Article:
Judge Griffin and the Man Who Killed the Man Who Killed Kennedy | Part 1
The thing they tell you, if they were alive when it happened, is they remember exactly where they were and what they were doing that day.
“I can remember vividly.”
That’s Burt Griffin. Some Clevelanders might remember Griffin. He was a judge on the Cuyahoga County Common Pleas Court for 30 years. Cleveland Scene once called him “Gandalf” and the “wise old man of the bench.” But on that day, he wasn’t a judge yet. Wasn’t even thinking about it. Or I guess he could’ve been thinking about it — aren’t all lawyers thinking about it, just a little bit?
Anyway, Griffin was just coming back to the offices of McDonald Hopkins & Hardy, a Cleveland law firm that now just goes by the name McDonald Hopkins. It was after lunch, a bit after 1 p.m. He got on the elevator in the office building, and it was there someone told him that the president had been shot. I’m sorry, Judge Griffin, do you want to take over the story?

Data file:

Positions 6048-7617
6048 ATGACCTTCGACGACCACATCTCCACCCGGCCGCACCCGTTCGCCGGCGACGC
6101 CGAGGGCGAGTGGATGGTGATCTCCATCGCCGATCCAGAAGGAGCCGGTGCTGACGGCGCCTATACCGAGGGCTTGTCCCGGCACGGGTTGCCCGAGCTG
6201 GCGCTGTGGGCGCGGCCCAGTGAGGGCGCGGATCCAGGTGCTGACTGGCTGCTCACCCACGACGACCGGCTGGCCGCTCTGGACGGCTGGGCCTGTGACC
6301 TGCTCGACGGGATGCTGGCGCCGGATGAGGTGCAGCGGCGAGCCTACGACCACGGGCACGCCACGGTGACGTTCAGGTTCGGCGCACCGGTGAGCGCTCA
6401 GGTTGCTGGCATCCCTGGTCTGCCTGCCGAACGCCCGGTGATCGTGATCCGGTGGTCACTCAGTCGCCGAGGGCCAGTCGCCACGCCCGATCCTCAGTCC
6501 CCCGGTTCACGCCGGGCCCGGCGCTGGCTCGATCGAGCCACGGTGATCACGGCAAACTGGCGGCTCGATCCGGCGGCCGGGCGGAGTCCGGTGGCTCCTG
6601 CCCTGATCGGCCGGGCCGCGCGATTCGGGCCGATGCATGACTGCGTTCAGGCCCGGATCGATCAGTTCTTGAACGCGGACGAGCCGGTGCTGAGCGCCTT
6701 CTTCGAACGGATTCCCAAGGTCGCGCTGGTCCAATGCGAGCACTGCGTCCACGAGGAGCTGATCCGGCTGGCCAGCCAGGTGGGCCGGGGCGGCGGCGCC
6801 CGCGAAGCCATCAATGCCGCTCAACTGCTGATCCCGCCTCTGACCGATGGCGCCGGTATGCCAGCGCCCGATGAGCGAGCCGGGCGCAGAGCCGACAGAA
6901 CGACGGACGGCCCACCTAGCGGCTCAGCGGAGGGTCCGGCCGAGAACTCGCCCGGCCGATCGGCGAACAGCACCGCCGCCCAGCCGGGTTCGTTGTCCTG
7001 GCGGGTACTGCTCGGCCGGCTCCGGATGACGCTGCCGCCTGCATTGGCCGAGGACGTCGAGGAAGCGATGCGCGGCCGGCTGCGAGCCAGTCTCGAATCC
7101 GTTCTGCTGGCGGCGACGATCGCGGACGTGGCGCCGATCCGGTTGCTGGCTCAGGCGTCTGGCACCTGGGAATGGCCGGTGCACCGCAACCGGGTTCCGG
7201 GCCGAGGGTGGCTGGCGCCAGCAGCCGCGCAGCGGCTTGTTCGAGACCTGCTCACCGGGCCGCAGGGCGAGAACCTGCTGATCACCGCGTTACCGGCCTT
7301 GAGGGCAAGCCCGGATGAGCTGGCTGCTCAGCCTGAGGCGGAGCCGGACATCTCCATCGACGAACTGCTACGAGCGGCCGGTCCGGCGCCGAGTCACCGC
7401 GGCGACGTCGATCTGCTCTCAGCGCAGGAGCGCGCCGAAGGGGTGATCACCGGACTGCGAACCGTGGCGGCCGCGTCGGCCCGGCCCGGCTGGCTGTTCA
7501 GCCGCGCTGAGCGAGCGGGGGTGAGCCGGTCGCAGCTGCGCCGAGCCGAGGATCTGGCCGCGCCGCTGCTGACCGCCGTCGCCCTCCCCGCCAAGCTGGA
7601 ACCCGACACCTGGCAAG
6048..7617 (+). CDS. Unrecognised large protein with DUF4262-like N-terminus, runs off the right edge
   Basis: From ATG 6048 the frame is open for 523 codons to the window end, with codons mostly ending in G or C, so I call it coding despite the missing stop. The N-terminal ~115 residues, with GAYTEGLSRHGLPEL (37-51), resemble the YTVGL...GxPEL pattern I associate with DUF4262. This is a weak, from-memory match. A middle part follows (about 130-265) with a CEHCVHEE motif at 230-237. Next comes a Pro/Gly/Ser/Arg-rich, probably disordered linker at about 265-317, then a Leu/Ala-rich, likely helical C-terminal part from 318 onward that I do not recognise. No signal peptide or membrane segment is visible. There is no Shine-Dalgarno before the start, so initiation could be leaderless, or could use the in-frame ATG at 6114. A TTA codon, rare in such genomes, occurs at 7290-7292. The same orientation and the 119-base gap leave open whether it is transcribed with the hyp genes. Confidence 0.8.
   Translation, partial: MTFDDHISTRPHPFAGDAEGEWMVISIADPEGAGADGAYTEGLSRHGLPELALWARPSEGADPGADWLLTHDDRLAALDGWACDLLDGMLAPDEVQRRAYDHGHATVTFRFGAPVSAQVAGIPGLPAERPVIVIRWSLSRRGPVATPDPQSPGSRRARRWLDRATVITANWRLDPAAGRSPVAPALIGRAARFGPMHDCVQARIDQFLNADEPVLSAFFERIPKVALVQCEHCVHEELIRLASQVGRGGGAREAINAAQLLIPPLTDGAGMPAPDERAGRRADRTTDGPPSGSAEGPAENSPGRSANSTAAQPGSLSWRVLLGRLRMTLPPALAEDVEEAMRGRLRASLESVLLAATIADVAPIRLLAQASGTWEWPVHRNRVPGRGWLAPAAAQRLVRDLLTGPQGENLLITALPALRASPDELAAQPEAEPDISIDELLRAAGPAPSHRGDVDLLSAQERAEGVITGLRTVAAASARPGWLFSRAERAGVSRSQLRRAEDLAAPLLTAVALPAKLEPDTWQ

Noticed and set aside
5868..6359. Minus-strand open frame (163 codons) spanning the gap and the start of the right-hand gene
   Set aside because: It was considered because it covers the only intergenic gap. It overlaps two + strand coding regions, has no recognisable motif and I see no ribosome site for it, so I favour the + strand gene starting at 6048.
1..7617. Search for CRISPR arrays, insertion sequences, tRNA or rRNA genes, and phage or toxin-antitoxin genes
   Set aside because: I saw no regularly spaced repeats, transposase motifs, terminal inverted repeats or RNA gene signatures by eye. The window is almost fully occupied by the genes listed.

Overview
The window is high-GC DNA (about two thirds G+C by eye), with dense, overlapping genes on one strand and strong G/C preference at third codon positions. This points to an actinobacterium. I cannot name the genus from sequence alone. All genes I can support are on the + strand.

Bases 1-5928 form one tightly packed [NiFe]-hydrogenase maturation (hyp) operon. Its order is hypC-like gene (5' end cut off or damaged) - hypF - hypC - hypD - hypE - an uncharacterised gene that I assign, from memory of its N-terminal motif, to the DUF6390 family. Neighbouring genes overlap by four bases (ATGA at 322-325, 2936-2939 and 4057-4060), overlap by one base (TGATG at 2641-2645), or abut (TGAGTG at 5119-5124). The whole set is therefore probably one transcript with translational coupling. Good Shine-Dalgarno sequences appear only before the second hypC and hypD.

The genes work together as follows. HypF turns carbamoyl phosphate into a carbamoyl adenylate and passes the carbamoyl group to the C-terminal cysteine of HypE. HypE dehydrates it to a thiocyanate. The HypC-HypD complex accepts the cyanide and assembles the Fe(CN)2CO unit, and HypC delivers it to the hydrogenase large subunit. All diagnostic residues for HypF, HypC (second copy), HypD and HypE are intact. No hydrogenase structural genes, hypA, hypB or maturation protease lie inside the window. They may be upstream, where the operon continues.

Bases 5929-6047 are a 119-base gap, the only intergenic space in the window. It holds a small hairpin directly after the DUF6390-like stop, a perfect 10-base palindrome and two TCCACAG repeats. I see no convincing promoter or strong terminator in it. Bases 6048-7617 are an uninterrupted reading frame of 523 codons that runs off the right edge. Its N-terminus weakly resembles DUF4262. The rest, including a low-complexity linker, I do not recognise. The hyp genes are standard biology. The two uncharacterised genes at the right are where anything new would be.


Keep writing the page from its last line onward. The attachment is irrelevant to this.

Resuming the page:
“I’ve told this story so many times,” says Griffin. “Repetition reinforces your memory. It can also distort it.”
This is the sort of even-handed wisdom Griffin will be dispensing frequently in this story, and you will have to get used to it.
“Anyhow,” Griffin again. “My initial reaction was, ‘those damned segregationists.’ I was sure that he had been shot by somebody who was a segregationist.”
He continued on into the office, where there were no televisions. Instead, the employees of the law firm all gathered around a single radio the receptionist kept, and as they listened they learned that President John F. Kennedy was dead, killed by an assassin in Dallas.
“We closed the office, went home and watched television for the next three days.”